Thirteen years ago, Nova Scotia-based furniture designer Jonathan Otter was honing his craft in a makeshift studio — a single car garage, a space loaned to him by a generous friend. Today, Otter is an internationally renowned designer, whose handcrafted pieces having earned him awards at home and abroad. To say that he has come a long way is something of an understatement. And despite his humble beginnings, as well as the fact that Otter is a self-taught maker, his furniture comes with price tags that one might not expect to find in rural Nova Scotia. Otter recently shared with the CBC that his Lounge Chair No. 3, the recipient of the Jury’s Joker Prize at the Arts and Crafts Design Awards in Germany this year, retails for $33,000 thanks to the 500 hours of labour involved — not an endeavour for the faint of heart, and certainly not for the customer light of pocketbook!
We recently had the opportunity to speak to Otter about his process, his love of “old world” methods, and life as a family man.
You were awarded the prestigious Jury’s Joker Prize at the Arts and Crafts Design Awards in Germany a few months ago. Congratulations! What does this award mean to you, and how do you think it will affect your career moving forward?
Many artisans wonder about the quality of their work. A steady line of paying customers is wonderful validation, and I have been fortunate in that regard, but in the past I have wondered what a jury of trained art and design experts would make of my efforts. Awards like this inform me that I am designing and making objects that are fresh, inspiring, and desirable. The awards also garner attention that I could not otherwise receive. Recently, one Sunday morning I found my inbox full of requests for my furniture, not knowing that I had been featured on the national news the evening before.
All I really want, though, is to provide enough to take care of my family and have time for the most important things in life. I felt that reaching for recognition through awards like these would help me to achieve that balanced life. So design awards are a means to an end for me.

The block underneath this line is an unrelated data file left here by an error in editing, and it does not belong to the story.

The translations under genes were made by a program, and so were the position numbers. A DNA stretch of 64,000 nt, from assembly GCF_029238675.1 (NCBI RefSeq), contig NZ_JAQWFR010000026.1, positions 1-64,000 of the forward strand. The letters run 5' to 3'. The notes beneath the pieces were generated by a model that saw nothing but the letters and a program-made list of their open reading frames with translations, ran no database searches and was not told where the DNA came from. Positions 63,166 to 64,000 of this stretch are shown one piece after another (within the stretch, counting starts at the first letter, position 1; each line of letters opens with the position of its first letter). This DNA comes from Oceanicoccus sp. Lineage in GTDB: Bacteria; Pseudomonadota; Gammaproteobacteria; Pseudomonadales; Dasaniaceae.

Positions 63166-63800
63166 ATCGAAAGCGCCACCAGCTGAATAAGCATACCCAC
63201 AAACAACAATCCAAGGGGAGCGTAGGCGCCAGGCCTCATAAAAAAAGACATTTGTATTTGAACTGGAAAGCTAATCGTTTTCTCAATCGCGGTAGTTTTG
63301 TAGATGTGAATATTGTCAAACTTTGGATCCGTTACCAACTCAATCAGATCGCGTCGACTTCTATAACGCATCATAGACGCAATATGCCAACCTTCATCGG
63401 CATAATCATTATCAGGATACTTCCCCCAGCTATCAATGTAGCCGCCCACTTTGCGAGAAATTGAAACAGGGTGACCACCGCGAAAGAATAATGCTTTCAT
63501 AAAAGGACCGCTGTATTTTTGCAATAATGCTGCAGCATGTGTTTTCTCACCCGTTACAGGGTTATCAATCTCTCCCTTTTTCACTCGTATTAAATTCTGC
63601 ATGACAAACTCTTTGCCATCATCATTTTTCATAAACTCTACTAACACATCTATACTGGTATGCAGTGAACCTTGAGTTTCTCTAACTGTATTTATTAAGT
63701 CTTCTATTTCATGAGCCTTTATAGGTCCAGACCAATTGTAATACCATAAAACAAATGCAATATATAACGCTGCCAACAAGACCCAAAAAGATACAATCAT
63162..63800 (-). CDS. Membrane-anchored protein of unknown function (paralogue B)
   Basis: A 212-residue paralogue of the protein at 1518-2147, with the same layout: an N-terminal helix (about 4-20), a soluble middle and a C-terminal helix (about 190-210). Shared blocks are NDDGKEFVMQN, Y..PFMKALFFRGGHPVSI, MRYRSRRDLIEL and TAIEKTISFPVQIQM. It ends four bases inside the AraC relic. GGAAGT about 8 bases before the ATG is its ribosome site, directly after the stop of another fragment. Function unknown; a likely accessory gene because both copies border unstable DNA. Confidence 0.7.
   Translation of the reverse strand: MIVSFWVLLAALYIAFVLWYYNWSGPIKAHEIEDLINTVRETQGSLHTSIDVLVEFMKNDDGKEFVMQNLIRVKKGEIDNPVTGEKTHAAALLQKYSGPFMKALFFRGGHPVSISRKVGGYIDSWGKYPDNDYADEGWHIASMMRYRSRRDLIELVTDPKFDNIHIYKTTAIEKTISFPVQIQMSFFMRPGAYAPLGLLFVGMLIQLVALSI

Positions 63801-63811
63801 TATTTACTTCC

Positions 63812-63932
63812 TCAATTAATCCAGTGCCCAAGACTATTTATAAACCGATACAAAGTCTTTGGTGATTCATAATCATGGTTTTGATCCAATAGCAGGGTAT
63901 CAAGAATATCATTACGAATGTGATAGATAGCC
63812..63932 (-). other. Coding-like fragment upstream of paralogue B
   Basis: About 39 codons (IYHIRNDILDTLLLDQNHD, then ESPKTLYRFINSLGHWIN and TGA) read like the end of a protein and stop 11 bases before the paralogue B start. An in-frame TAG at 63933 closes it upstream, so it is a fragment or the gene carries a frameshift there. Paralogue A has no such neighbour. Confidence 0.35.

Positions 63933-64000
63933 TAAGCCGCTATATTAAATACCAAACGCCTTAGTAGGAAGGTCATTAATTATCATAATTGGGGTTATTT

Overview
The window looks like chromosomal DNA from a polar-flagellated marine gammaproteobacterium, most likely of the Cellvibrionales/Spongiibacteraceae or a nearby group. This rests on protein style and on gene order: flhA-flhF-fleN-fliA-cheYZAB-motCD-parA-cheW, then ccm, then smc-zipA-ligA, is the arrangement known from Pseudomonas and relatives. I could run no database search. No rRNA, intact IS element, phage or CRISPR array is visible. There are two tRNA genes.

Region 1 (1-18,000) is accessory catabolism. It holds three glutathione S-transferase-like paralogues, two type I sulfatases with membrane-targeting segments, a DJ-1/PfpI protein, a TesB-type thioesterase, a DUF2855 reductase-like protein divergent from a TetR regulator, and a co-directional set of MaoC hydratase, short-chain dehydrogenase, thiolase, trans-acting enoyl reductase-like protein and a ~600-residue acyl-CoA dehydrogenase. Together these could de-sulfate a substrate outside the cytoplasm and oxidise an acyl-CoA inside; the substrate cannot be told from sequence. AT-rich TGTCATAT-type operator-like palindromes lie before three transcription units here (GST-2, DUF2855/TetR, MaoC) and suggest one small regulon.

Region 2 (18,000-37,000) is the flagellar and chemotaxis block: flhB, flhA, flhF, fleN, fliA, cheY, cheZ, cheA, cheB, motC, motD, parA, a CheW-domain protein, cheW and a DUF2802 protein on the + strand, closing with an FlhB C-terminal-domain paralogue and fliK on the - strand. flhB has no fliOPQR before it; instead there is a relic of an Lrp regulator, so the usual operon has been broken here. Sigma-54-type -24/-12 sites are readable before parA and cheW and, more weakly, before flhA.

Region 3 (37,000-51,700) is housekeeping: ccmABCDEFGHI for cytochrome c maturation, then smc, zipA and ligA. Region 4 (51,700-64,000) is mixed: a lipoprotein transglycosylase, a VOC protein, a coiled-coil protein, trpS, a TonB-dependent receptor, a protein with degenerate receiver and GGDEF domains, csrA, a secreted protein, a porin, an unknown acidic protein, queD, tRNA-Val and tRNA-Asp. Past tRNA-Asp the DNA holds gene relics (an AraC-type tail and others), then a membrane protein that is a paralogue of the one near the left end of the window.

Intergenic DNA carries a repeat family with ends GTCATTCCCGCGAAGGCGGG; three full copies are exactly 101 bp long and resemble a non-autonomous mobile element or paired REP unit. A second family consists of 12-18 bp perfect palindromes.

You didn’t use measured drawings for this award-winning piece. Is designing by eye a regular fixture of your process? And how much trial and error or ‘happy accidents’ are involved when designing with intuition?
Normally, even with my other sculptural pieces, I sketch it out and then plunge in and work intuitively. Once in a while there are some unhappy accidents, but usually I ‘ease up to’ the final product, testing it for looks and fit as I go. But this chair was so complex that I knew simple visualization would lead to disappointment. Lounge Chair No. 3 was the first time I used clay for modelling before I began. I mocked up a plywood cutout in full size and shaped clay over it until I felt the design was right. Then I began free-hand carving in the wood, working from the clay model with my eyes and measuring with my fingers as calipers. This method is still very ‘old world’ but with less risk. It also means that no two chairs will be exactly the same, which increases the rarity and authenticity of the work in my view.
How do you go about selecting the materials used in your furniture pieces, and what is the process for determining what they become? Do you begin with a vision and seek out the materials to realize that vision, or do the materials themselves inform the final product?
I begin with a vision of what I feel would look best, then find materials to suit. I strive for striking contrasts, luxurious colours, and sensual shapes. I design without regard for the difficulty of a project, so I choose materials without regard for their cost; I want the best. It is my working time that forms the largest portion of final price of a piece; it seems ridiculous to economize on raw materials. Besides that, I love the purity of working with genuine and real things.